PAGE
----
It’s normal to feel overwhelmed as many of us try to remain indoors to help stop the spread of COVID-19. A coping mechanism we normally have at our disposal — taking a quick stroll in nature — also seems to be in short supply, as more and more parks and green spaces begin to close temporarily to further encourage social distancing.
Fortunately, research shows that being physically in nature is not needed to optimise our functioning as humans; simply hearing it will help us cope.
After analyzing the results, the researchers concluded that there was a difference in how the brain reacted to stress when listening to artificial or natural sound. When listening to natural sounds, the brain connectivity suggested that there was an outward focus of attention, whereas when listening to artificial sounds, the brain connectivity suggested that there was an inward focus of attention.
According to researchers in a recent study, sounds in nature help ease the functioning of our fight or flight response, which is the normal physiological reaction humans have in times of stress, in which our body ultimately must prepare to fight or flee a physical or psychological stressor (including, in modern times, writing a test or making a presentation at work).
Participants in the study, which was carried out in collaboration with Mark Ware, an audiovisual artist who captured sounds in natural versus artificial settings, listened to either artificial or natural sounds while lying in an MRI machine. When their brains were being searched for clues in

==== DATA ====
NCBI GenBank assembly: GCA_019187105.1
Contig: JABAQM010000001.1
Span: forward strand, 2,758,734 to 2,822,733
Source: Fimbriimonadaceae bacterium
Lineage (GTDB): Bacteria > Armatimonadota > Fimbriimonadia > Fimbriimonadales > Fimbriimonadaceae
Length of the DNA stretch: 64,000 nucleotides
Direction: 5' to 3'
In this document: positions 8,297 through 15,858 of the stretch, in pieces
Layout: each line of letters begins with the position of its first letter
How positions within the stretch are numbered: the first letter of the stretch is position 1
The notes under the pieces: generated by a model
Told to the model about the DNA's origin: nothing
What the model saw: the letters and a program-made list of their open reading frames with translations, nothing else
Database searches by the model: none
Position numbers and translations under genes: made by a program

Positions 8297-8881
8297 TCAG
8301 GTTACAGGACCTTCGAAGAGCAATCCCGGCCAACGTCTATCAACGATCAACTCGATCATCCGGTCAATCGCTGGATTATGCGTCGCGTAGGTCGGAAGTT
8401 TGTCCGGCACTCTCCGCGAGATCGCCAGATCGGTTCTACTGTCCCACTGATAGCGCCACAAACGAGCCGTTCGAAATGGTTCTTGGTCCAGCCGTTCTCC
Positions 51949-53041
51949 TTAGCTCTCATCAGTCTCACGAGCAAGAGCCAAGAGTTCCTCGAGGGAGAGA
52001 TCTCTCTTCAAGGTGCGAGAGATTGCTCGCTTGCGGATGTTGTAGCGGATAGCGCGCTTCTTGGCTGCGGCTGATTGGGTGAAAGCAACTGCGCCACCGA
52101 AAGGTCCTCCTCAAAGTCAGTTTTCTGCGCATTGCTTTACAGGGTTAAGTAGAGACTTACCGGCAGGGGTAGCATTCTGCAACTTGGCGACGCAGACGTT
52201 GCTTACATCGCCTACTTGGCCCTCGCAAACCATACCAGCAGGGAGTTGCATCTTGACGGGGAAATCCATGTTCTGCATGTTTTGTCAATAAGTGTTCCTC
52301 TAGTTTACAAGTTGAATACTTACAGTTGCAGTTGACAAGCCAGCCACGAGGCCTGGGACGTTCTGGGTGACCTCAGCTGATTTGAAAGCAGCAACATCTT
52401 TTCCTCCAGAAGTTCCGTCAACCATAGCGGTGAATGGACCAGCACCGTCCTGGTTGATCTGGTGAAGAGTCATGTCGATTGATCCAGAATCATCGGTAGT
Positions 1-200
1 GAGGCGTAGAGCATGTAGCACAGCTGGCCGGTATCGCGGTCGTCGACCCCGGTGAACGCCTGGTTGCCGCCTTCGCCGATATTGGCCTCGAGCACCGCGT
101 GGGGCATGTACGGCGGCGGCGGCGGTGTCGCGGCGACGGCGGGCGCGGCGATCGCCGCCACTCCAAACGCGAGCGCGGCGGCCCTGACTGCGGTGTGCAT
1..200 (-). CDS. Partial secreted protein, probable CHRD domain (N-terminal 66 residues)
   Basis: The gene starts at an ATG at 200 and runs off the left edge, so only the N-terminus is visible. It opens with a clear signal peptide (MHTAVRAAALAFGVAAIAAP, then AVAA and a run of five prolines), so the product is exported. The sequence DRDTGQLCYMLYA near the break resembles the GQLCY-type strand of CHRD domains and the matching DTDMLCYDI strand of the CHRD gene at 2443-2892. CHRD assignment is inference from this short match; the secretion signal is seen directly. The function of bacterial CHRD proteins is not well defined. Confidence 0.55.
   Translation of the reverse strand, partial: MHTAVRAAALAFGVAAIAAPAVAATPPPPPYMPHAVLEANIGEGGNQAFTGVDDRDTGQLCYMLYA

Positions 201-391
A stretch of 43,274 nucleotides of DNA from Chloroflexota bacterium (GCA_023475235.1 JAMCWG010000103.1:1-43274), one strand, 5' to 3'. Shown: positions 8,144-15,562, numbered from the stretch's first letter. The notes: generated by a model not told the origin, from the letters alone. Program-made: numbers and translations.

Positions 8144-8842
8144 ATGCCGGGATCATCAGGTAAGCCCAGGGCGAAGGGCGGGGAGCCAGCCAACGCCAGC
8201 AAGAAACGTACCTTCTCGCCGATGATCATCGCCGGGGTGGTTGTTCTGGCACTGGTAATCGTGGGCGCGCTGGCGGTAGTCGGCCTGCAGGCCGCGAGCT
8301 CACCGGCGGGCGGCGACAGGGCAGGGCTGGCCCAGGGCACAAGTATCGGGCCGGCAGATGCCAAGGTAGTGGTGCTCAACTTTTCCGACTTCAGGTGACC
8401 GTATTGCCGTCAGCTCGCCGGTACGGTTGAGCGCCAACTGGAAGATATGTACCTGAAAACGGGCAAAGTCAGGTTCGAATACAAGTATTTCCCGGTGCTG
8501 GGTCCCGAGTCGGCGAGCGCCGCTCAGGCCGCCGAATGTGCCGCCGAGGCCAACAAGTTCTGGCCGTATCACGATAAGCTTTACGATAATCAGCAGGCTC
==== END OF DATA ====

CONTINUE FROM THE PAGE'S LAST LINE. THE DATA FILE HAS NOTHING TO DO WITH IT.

An inward focus of attention is otherwise found when we’re in a state of anxiety, post-traumatic stress disorder, and depression. Beyond the brain, there were also other factors at play: “There was also an increase in rest-digest nervous system activity (associated with relaxation of the body) when listening to natural compared with artificial sounds, and better performance in an external attentional monitoring task.” Participants who benefited the most from listening to natural sounds were those who were particularly stressed to begin with, while interestingly enough, participants who were quite relaxed actually found an increased heart rate when listening to natural sounds.
Not only do sounds of nature help ease our stressed bodies and minds, but specific sounds of nature can help with our sleep quality, too.
According to Orfeu M. Buxton, a neuroscientist and faculty member at the Harvard Center for Population and Development Studies, the types of sounds in natural environments, such as ocean waves crashing or a thunderstorm are “slow, whooshing noises” that are “the sounds of non-threats, which is why they work to calm people.” Because of the repetitious, non-abrupt character of natural noise, which helps muddle alerting sounds, like a scream or siren, and soften the effect so as to mediate the threat detection system in our minds which would otherwise serve to wake us up, listening to the outdoors in slumber can help produce better sleep.
So, if you’re feeling stressed inside, consider listening to the millions of “nature sound” videos available for free on YouTube — they may just help you relax and sleep peacefully.